“Sorry u feel so full of energy tho”.
That was the message from my boyfriend showing a huge depth of understanding. After 4 (and a bit) climbing days in Boven, where we often walked out in the dark, I should feel happily broken. Yet I was bouncing around and having to face the prospect of an 8 hr car ride home. This was bad in so many ways. But mostly it meant that I hadn’t pushed myself hard enough. And that was where he truly revealed how well he knows me.
He knew I’d be kicking myself for coming all this way and not milking out every last drop. True, we’d had long days at the crag and I had even tried to onsight in the fading light of the day, only giving up when it became impossible to see the next hold. True, we’d had a few days where we climbed 2 or 3 different crags and I then went for a jog. While everyone around me was complaining of cramping forearms and tired shoulders – the way I usually felt after a day or two in Boven – I felt as if I’d just come off a few rest days. Even though I had clambered up a number of harder lines I was loathe to project on this trip. I had gone for mileage rather than thrashing myself on projects.
Jerome keeping a close eye on me on the balancey and awkward moves on Be Quick or Be Dead Photo by Tony Lourens
I had felt an enormous sense of satisfaction on climbing the heady feel good lines and, as always, had gained answers to questions I didn’t realise I was asking. By day 4 I was feeling invincible and bomber solid on the rock. Perhaps it was that “I’m a superhero” feeling that was juicing me with so much energy. This was aided by that warm fuzzy feeling I got that final morning – the Durbanites had rushed out to the crag at 7am in the wind and mist determined to climb till the very last minute.
I found it ever so heart-warming to see 3 Durbanites at a time scrambling up the golden orange rock, psyched to be out there. By the time I got into that car and kissed my boyfriend goodbye I was thinking “I’ve just gotten warmed up. Bring on the projects!”
We screened the Reel Rock Tour 9 at the gym last Wednesday evening. It is an annual event that I’ve come to look forward to. The award winning, adrenalin-filled films are rather entertaining and crowd pleasing and I enjoy the social aspect of sharing in that experience.
However, after watching this year’s Reel Rock Tour I felt mildly disappointed. It hadn’t had nearly as much of the edgy climbing as previous years. This year they had chosen to dig into the history of Yosemite and make it one feature film rather than usual format of a collection of shorter stories.
But the following day and the day after that the history and the lessons from the film clung to me and seeped into my brain, swirling around, waiting for me to notice them and ponder them further.
I was driving to the crag the other day and I was suddenly reminded of a recent conversation with someone at the crag about watching your own thoughts. I had managed to sneak a quick weekend trip to Boven about a month ago. One morning, while we were waiting in the queue to try some of the new routes that Gustav had bolted, I struck up a conversation with a lady there. She was commenting on her fear factor and I casually tried to explain to her that she needed to watch her own thoughts. She looked at me as if I was a hippy who had smoked her breakfast and politely nodded and smiled. Perhaps I phrased it a little too Terry Pratchett-esque. But watching your own thoughts is quite a skill. So often we go through the beta of a route in our heads and picture ourselves falling off on the move we are afraid of or where we always fall. And we don’t even realise we are picturing it.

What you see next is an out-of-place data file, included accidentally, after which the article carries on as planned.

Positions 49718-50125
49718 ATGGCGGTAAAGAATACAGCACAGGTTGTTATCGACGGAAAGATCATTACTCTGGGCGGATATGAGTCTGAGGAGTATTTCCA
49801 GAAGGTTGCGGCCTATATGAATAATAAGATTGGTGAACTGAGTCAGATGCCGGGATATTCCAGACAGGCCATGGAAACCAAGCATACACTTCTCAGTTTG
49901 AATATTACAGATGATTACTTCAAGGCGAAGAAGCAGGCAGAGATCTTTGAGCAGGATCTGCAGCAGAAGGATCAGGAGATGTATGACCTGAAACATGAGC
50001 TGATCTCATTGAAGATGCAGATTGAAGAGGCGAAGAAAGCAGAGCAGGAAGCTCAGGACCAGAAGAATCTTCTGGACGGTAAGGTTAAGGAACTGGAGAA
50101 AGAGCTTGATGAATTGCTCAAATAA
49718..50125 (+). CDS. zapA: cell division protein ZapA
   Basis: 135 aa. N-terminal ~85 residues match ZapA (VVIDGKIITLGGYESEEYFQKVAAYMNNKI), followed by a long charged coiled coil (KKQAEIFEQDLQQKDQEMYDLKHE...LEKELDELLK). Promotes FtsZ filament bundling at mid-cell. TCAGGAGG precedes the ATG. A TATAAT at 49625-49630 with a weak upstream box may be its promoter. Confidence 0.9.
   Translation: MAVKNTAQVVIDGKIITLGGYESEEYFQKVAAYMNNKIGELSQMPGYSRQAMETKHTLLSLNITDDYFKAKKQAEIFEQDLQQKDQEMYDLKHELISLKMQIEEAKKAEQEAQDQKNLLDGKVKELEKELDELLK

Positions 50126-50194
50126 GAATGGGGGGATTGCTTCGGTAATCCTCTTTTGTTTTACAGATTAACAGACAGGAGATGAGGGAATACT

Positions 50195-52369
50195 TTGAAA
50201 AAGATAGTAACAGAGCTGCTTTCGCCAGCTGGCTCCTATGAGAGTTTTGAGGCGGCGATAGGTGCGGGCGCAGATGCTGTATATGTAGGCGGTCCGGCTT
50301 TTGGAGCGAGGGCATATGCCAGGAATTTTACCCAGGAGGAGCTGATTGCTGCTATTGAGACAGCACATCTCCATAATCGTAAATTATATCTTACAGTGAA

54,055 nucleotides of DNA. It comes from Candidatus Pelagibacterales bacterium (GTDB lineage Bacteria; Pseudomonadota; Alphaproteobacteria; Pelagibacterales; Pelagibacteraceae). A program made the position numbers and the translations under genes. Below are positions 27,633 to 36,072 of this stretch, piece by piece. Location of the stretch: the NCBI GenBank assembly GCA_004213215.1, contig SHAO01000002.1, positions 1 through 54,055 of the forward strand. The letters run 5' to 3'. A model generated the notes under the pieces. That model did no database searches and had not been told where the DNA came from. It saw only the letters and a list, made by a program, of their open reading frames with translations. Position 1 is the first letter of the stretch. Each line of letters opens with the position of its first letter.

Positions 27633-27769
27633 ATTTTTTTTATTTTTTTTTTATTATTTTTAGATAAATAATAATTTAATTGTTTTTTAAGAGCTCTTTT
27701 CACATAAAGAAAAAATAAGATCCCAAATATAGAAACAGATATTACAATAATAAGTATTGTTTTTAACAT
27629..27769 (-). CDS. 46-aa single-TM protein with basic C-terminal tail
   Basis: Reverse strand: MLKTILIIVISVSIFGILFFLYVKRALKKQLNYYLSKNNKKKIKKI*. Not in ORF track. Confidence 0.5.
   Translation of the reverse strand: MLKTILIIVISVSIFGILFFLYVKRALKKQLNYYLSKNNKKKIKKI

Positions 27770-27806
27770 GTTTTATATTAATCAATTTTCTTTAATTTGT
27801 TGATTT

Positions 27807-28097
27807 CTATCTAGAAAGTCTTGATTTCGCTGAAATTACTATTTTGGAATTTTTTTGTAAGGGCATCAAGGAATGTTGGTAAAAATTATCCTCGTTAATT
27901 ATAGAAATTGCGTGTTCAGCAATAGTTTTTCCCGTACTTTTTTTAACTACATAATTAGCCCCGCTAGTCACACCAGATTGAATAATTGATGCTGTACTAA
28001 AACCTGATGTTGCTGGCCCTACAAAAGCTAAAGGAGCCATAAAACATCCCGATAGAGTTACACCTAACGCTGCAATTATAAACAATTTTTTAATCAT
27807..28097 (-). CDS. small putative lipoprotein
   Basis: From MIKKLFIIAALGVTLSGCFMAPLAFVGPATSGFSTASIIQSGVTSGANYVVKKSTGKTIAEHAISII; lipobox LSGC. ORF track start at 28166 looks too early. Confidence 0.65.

As much as I loathe the rising temperature of Spring and with it, the imminent humidity, it’s beautiful sunny mornings like this that get me active.
This morning I sprung out of bed while it was still dark. Time to go find that line. I’ve been searching for a 16 to bolt at Kirk Falls so that climbers of all abilities can climb there. So far it has proven difficult as the starting moves of most of the climbs tend to be burly, bumping up the grade spuriously. I thought I had finally found one on the far left of the crag where the angle eases up and ledges seem bountiful but alas, as I was abbing down and digging away the dirt in the grooves it seemed to me that the ledges were just slopey enough that they would put off people climbing that grade. But it looked like a cool line so I started drilling away.
Every now and then you need to hang up the proj and go do some fun climbing with friends for a weekend. When Brigitte started to organise a weekend at Mt Everest I jumped at the chance to join in. There was a bit of something for everyone there: trad, sport, multi pitch, single pitch and trails for miles. It left the possibility open to attract some of my jo’burg friends along – a nice midpoint meeting place. Unfortunately the joburgers didn’t materialise but come Friday afternoon I was plenty excited to jump in the car and start our little mini getaway.